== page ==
odd-animals

McCree is a sucker for watching really old anime with Genji. It’s something they started doing in the Blackwatch days, meeting up and watching a few odd episodes of animes that are as old if not older than Reinhardt.
So when they reconnect in Overwatch, they start again. At least once a week, if not more, they both sit down and watch a few hours of anime together. After a few revisits to what McCree likes, Genji comes in with a full disc set of Cowboy bebop. Jesse is really into it and Genji finds it adorable and hilarious. They watch around six episodes, or until McCree dozes off, then Genji has to pick him up and carry him to his room.
Of course, Jesse is crushed when he finds out there’s only 26 episodes, and since they fly through the series in a few weeks, he hits the mourning process hard. The moment Spike dies, you can hear McCree yell “WAIT, NO, TURN IT OFF” followed by sobbing.

Genji needs to find a new anime to watch now.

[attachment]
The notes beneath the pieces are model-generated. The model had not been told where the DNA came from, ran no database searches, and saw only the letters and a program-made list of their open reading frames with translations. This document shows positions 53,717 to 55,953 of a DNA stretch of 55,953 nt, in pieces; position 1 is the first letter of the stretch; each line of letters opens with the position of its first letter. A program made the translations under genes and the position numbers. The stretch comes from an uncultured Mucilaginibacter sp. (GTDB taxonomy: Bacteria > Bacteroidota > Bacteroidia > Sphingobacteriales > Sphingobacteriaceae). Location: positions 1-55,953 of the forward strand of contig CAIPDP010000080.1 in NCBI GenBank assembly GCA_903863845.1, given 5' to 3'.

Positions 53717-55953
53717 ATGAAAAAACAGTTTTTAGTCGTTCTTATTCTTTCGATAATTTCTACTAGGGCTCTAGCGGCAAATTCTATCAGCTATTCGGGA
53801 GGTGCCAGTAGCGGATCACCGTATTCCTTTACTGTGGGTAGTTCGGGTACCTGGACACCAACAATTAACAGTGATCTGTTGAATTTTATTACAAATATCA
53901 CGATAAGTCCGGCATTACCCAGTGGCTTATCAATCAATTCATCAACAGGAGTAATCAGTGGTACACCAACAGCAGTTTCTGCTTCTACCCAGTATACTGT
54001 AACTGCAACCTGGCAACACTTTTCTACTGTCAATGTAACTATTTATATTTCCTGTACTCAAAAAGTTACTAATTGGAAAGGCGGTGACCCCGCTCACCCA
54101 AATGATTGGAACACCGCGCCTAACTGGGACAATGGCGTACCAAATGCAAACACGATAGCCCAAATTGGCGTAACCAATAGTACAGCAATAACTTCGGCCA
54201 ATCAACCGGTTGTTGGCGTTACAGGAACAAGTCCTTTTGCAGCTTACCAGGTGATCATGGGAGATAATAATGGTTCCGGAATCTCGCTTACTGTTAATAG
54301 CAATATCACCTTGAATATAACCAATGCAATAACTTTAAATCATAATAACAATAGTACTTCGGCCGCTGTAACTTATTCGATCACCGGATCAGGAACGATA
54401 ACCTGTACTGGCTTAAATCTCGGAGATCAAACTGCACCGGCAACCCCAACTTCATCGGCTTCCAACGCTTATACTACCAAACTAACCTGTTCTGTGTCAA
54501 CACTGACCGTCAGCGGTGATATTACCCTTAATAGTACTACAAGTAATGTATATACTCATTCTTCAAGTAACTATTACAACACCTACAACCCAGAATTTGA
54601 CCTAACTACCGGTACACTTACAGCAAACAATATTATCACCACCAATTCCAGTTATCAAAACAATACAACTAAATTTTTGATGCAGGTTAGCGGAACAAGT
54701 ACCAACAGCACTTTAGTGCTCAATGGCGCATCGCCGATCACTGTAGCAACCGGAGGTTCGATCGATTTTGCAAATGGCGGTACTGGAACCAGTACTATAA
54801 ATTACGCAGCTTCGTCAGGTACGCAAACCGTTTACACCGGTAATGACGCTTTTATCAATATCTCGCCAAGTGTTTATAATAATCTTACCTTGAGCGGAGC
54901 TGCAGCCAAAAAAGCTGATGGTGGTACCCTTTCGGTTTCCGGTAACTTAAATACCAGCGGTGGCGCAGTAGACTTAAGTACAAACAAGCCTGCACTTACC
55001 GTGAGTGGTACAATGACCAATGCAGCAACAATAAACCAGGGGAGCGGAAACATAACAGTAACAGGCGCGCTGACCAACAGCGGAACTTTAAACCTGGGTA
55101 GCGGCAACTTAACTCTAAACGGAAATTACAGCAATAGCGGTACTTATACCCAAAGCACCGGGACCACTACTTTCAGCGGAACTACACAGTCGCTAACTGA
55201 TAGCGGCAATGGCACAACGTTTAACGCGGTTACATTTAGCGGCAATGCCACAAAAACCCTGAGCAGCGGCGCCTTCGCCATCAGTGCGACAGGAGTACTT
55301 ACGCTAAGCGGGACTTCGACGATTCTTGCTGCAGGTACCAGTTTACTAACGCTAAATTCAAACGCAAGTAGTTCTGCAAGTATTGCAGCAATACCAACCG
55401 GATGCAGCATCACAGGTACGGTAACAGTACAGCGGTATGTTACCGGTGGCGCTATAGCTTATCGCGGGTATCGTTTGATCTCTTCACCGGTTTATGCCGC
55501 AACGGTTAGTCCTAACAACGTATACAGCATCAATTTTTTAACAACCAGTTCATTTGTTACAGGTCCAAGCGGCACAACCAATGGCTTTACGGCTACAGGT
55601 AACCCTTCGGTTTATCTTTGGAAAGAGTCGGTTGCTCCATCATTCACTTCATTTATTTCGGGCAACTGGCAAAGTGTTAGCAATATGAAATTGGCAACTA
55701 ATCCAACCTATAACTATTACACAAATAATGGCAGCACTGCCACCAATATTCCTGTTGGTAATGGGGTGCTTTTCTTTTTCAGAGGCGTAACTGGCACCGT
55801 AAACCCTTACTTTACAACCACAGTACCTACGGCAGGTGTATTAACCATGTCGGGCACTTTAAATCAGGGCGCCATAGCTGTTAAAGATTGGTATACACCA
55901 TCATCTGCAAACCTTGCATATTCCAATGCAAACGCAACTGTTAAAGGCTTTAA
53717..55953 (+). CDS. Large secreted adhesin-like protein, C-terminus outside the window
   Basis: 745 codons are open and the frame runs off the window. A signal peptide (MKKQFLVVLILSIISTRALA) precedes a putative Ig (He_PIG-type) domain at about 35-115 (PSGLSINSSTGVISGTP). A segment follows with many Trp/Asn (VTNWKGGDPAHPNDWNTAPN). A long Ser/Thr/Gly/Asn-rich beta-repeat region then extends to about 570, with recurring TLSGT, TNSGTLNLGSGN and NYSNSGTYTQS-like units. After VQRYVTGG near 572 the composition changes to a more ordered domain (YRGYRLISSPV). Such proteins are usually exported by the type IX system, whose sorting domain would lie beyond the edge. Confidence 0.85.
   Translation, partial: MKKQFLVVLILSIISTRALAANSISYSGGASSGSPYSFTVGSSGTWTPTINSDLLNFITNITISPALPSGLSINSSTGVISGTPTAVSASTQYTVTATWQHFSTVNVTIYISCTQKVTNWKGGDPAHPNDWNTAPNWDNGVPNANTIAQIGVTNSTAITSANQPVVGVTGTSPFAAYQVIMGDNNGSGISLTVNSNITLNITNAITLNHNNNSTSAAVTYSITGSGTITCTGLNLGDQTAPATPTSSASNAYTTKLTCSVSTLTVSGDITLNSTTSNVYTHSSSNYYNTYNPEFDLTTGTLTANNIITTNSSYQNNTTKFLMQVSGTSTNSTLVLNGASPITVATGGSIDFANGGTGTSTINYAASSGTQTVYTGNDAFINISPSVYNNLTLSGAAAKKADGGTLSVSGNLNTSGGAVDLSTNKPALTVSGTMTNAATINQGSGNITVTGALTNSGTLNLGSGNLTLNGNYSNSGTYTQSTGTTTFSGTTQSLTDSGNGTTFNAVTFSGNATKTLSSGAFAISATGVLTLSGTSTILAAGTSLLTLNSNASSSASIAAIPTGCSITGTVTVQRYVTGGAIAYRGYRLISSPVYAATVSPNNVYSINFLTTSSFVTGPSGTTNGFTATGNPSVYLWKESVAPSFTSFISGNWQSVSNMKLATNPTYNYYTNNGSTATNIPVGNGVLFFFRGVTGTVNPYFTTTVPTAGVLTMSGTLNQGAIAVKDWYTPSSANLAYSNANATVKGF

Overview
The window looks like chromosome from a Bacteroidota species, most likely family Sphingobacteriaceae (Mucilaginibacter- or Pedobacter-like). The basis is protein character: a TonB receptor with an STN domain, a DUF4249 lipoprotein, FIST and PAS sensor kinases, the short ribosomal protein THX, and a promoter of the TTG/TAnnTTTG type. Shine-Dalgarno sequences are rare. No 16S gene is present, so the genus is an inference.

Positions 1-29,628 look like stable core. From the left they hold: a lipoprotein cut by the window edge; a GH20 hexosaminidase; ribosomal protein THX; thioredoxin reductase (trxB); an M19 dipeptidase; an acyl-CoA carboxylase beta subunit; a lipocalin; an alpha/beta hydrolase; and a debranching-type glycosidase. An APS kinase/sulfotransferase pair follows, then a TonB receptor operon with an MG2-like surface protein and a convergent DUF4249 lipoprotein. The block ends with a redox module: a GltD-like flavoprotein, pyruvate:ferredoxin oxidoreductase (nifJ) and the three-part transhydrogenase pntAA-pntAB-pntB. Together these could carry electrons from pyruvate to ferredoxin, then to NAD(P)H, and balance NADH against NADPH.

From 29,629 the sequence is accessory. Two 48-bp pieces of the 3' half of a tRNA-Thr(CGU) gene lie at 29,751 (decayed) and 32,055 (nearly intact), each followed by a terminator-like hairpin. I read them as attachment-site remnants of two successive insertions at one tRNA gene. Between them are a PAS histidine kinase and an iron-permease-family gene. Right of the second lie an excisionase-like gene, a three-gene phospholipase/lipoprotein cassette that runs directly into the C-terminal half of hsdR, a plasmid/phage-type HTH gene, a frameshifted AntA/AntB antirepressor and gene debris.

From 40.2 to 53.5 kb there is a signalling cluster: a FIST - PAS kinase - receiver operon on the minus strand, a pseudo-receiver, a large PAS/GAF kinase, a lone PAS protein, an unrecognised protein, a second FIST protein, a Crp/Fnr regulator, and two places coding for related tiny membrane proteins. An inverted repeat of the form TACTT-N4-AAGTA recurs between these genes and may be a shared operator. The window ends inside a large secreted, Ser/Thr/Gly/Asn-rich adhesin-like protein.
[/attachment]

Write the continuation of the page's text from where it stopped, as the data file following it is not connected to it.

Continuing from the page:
4

A rare Hispaniolan solenodon.

Found only on the  Island of Hispaniola they are between 11 - 13 inches on average, with tails around 25cm in length. They are covered in a brown / red fur, except on the legs, underbelly, ears and nose. 

Being Solenodon’s, they are venomous, as well as nocturnal. They burrow and survive on a diet of insects.

Creature Feature #476: Paradoxical Frog

The Paradoxical Frog is sometimes known as the “shrinking frog” and is found in the nrothern regions of South America. The female frog lays her eggs among the water plants, which hatch into fairly small tadpoles. Over the next four months, these tadpoles will grow up to 25 cm in length. When she undergoes the transformation, her tail is absorbed back into the body, which leads her to shrink down to half - or even quarter - her tadpole size. The frogs lead a largely aquatic existence, feeding on larvae, small insects and other invertebrates. She uses her long toes to stir up the debris on the riverbed, and with it her prey.

Greater, as it was known, was the most famous flamingo in Australia’s Adelaide Zoo when it was put to sleep at age 83.

The bird was suffering from severe arthritis and was nearly blind; zookeepers decided that putting Greater down was the most humane thing they could do.

Most of us are impressed when our pets live merely into the low double digits. But there are creatures out there that put in some serious time on Earth, especially compared with us humans. Some sea sponges last more than 1,500 years.